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Tuesday, August 7, 2007

The Smell of Jesus

I have a lot of relatives and friends that I could probably identify with my eyes closed. They wouldn't have to say a word, but if they came in the room - I would know it.

They have a smell.

I have an Aunt Betty who lives up to her name. Her full name is Betty Crocker. Not the Betty Crocker, but she's a wonderful cook just the same. I know she cooks a lot and maybe she uses a lot of vanilla. When I hug her I feel like fresh summer days, lemonade and warm baked pies cooling on the window sill.

My Grandmother Craft had a distinct smell. She smelled like old leather. The only leather thing she had was her Bible. Since she was an evangelist and built six churches, I know she read her Bible every day.

My Dad smelled like a bold scented cologne. I don't remember the name. Whenever I was sick or frustrated with the world, he would pick me up and hug me. For hours after he was gone I could smell his cologne and I was comforted.

There's several stories circulating the web about children reaching out for Jesus in difficult times. One story was about a small child that wasn't expected to live. She was in intensive care for months. Miraculously she recovered. Several years later she was sitting at her brother's baseball game. A fresh breeze brushed over them bringing scents of flowers and the freshness that announced rain was on it's way. The little girl grabbed at her mother's sleeve. "It's him."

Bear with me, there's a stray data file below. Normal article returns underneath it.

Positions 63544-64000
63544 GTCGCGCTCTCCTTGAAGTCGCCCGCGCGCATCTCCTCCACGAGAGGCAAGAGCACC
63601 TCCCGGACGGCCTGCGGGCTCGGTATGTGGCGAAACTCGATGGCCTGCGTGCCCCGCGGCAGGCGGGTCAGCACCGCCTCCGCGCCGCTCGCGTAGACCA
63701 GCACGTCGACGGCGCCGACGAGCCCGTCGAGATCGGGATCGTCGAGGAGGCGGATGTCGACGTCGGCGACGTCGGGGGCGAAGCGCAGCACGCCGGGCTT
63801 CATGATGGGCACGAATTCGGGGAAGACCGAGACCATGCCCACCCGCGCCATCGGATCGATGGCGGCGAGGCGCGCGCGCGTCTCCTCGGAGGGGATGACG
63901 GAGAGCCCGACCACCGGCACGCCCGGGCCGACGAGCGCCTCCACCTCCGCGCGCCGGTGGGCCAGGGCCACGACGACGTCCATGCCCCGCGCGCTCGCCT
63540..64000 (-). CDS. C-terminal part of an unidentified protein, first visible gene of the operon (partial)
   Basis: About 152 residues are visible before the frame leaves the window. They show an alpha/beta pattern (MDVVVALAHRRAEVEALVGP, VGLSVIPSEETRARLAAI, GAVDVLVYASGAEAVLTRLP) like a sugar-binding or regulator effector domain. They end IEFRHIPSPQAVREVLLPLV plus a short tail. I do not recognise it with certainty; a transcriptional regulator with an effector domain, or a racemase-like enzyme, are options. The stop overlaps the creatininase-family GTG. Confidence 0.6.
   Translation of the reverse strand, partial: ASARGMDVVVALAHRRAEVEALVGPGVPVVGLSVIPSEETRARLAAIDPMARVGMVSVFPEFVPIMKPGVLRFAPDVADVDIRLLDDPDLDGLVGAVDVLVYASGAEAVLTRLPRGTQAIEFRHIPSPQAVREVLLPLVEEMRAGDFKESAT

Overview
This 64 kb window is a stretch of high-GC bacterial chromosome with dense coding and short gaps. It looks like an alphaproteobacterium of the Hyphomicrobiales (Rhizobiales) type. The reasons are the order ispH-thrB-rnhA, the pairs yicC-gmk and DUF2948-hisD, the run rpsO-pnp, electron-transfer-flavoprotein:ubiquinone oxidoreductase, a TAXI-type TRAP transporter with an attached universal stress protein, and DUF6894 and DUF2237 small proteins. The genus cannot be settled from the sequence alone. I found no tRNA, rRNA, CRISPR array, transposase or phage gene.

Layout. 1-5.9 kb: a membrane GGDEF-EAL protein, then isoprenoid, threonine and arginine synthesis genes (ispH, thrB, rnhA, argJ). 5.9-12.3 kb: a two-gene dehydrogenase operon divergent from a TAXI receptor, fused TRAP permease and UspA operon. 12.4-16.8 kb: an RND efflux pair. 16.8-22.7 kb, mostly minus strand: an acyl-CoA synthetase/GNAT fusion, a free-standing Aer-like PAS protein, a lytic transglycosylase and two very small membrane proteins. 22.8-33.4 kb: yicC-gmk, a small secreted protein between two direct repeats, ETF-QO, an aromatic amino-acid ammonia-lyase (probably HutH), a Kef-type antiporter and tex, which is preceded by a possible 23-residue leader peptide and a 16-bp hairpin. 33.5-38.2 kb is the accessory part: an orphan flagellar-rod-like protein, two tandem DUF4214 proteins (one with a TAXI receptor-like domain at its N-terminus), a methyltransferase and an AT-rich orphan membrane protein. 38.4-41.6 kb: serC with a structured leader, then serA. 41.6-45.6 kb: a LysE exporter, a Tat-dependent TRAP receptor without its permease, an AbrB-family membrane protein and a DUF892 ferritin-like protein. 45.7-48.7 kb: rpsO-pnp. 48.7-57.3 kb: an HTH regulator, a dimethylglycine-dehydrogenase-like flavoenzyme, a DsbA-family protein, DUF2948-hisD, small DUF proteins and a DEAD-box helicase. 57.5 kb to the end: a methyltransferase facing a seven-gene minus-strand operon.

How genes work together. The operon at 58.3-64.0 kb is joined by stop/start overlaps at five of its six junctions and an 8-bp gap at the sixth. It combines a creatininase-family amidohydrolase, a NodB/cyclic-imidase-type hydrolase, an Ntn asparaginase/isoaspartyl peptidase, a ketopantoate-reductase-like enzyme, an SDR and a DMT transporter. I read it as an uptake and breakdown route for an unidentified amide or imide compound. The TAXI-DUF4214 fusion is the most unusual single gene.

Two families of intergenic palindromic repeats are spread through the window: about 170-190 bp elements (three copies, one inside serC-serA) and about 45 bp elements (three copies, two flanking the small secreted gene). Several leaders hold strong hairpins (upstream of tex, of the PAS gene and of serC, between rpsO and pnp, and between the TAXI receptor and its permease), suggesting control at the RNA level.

"It's who?"

"Don't you smell that? It's the smell of Jesus. When I was so sick he held me and that's what he smells like."

Max Lucado tells the story of a small missionary child being rushed to the hospital. Laying on the front seat of the car with his head in his mother's lap, he would raise his hand toward the sky. His mother gently took it and returned it to his chest. Just a few moments and he raised his hand again, this time when his mother reached for it - he fought her.

With concern for his well being she softly whispered. "It's okay darling. We are getting you to the doctor as soon as possible." Again he fought her hand and in his weak voice whispered.

"It's him....I want to hold his hand."


"Jesus. I need to hold his hand."

How wonderful that small children and often those that are dying can remind us that we are not alone. There are others watching - especially Jesus.

When I'm hurt I often look out my sliding glass door at the stars above. Everyone wants to see God as living in a far away unreachable place. They point and say, "He's up there somewhere in the sky." I only smile at the stars because I know different.

He's here.
Walking around us.
Holding out his hands.
And whispering in our ears.

Jamie is going to have major surgery tomorrow. Please pray for him. He is alive and well and we are so grateful. But his hand will need a pin to hold the pinky bone in place while it heals. And his tibia will need a metal plate, screws and possibly a bone graft. He will have 3-6 months of recovery time. He's a good man, a good Christian and an honest business man.

Tomorrow I will be sitting in the waiting room with Ken and Ron. At some point I will cross my arms around my chest, close my eyes and take a deep breath. It is at that moment that I hope Jesus and his angels will rush away from me and into the surgery room. They will watch and carefully guide each movement.

When they rush to Jamie's side, the breath I take will fill my lungs with a deep fresh aroma of their scent. The smell of a loving and compassionate savior.

Close your eyes. No matter what your pain let your senses reveal the sweetness of a loving God.

God loves you,


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